We have just received the following letter and after consulting with out own legal team we have unanimously decided to continue our investigations. By posting the communication here, we hope to make our position very clear and inform the nameless faces at Darr House Developments that we will not be intimidated by such unreasonable requests and legal threats.
Please read on.
It is advisable that new visitors to this website should read the preceding parts before continuing. This building, known locally as ‘The Establishment’ has been on the periphery of the village for over 80 years. Silently operating behind a stand of trees and accessed by a circuitous route via a cinder track beyond Setchell’s Copse, no-one was seen entering or leaving, and there was no contact in the village by those who worked there.
This time, we loaded up Jessie’s royal blue Austin Princess Vanden Plas with our kit, which included the sturdy generator and lights usually employed around the green and Murrow’s Mill during festival times, along with plenty of extension cables and power tools. It was quite a squeeze with all this and our regular gear, but the old girl powered up the cinder path to the establishment like she meant business.
At 9.17am, after a brief check around the site to see if there had been any other visitors, we set up the generator outside the main door and coiled our lights and cables in preparation at the entrance to the long room.
Over a cup of sweet tea from my thermos flask (good old Mrs.T!) we discussed what we wanted to achieve this time. We all generally agreed that we need to take advantage of the improved lighting and make a more detailed map of the area we had already covered as we made our way down to the locked door. Mr. Pickard got out the brass marker pins he showed us when he first arrived and explained how to used them. Given that we have previously been unable to ascertain distance with any certainty, this seemed to be a genius idea – Jessie was amazed at how well thought out his approach was given that he had not been given a great deal of information before he arrived.
Only when we had the door open and some idea of what lay beyond, could we decide what to do next. We adopted the same tactic of tying ourselves together and each of us hauled a different bit of kit; Mr. P took the lights (these were heavy but he insisted), Jessie hauled several bags of tools and equipment and I carried the cables and the box of brass marker pins.
Under Mr. P’s guidance, Jessie hammered in the first pin on the threshold of the long room. We wished ourselves luck and slowly headed into the darkness. We were initially surprised to find that the lights, powered by our generator, were not as effective in penetrating the gloom as we had hoped, but quickly came to accept that very little down here had behaved as expected. The lights, whilst no more effective than our torches, did help by providing some stable light. Mr. P. asked Jessie to secure another pin at the top of the stairs, one at the bottom and a third at the locked door.
At the bottom of the stairs, Mr. P inspected the lock on the door marked “STRICTLY NO ADMITTANCE EXCEPT ON BUSINESS” and noted that his last attempt to open it had barely marked the surface. Jessie already had his trusty old Botch impact drill out of the bag and was soon putting it to use. Again, the noise was strangely muffled as if behind several doors rather than in this small underground room.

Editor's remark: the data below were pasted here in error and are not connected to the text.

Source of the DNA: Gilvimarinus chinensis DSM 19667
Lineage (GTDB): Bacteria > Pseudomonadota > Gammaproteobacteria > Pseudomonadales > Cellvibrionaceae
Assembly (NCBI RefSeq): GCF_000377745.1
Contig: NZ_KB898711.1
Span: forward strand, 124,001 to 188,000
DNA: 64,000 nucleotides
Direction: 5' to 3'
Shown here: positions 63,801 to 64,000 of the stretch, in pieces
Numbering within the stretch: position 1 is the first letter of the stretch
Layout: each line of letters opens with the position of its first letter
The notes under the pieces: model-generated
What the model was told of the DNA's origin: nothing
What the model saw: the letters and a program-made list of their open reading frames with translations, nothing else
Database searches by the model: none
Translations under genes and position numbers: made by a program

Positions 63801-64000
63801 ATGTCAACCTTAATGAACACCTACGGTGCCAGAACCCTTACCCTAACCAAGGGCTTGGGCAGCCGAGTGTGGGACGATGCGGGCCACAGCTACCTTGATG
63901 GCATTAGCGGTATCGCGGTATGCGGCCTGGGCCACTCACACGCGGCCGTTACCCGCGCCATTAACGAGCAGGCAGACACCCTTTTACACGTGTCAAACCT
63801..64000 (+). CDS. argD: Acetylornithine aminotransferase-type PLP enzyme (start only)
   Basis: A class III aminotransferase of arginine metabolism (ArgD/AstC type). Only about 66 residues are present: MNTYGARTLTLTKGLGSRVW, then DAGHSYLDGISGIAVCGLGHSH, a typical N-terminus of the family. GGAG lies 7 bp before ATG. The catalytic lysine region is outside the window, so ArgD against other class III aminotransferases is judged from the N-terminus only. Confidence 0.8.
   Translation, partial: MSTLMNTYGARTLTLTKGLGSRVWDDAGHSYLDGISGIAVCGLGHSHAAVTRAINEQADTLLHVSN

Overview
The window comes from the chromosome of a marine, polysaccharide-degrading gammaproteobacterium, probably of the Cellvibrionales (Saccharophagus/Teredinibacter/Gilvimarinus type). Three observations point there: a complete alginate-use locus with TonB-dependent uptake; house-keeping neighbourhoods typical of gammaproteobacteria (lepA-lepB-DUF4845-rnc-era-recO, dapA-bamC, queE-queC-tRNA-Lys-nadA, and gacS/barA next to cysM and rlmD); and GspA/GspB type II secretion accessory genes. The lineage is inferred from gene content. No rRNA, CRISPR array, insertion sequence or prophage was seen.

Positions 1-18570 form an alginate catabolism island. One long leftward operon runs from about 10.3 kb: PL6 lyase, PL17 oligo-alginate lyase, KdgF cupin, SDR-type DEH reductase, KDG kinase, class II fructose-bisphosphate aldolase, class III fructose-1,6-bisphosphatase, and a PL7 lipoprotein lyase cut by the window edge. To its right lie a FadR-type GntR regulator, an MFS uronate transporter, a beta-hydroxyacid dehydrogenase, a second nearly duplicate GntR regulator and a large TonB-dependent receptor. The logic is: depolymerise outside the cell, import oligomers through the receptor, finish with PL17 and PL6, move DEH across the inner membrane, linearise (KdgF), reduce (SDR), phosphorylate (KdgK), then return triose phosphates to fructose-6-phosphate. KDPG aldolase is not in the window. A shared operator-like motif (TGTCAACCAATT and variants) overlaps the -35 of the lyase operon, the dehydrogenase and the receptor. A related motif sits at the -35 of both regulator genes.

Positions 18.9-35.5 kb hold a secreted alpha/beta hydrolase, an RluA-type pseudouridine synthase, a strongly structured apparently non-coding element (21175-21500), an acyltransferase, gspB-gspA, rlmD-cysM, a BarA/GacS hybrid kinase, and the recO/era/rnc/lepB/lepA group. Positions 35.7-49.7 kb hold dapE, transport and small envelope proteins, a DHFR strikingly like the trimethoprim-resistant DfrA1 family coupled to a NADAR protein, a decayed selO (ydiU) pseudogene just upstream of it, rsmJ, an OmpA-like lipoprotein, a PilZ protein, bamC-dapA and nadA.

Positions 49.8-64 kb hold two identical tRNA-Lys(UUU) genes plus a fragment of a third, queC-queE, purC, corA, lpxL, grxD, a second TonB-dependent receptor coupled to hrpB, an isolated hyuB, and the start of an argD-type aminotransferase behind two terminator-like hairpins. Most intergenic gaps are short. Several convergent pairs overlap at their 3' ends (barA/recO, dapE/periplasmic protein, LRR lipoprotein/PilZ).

Jessie really exerted himself and had to use two new bits before the lock gave way and the door freed. Mr. P. broke the silence that followed by talking into his voice recorder “eleven minutes and thirty-seven seconds. Lock disabled and door moving freely.” A pause, and then “Gentlemen, shall we go on?” So we did.
We shone our lights through the door to find that we were faced with a further corridor stretching away into the darkness. As before, we collect our kit and gingerly make our way into the gloom. It appeared to be another corridor, very similar in appearance to the one upstairs at the entrance to the long room; quite dishevelled, damp in places and quite grimy.
The corridor was, or appeared to be, much longer than the one upstairs, and rather featureless in its drabness. This was interrupted by two closely spaced Health and Safety signs of surprisingly recent manufacture: “DANGER – Acid” and “Wear face shield.” Again, pooling our lights, Jessie took a few photographs and secured another brass pin. We moved on.
Just when the corridor seemed to stretch on forever, Mr. P brought us to a halt as we arrived at what appeared to be a T-junction. Another pin was hammered in and we decided to turn right. The lights we had brought were almost at their full extent, but we pressed on in the myopic glow of our combined torches and the rest of the rope secured to the marker pin. We would only go as far as our tether would allow.
Looking both ways, it appeared that the corridor did indeed branch off to the left and right, but very soon we came upon door on the right wall. This was secured with what looked like a very old and rusty padlock. The door was plain but solid. We marked the spot with a pin and Mr. P, crisply dictating into his voice recorder, named it as ‘The Padlocked Door’ for future reference.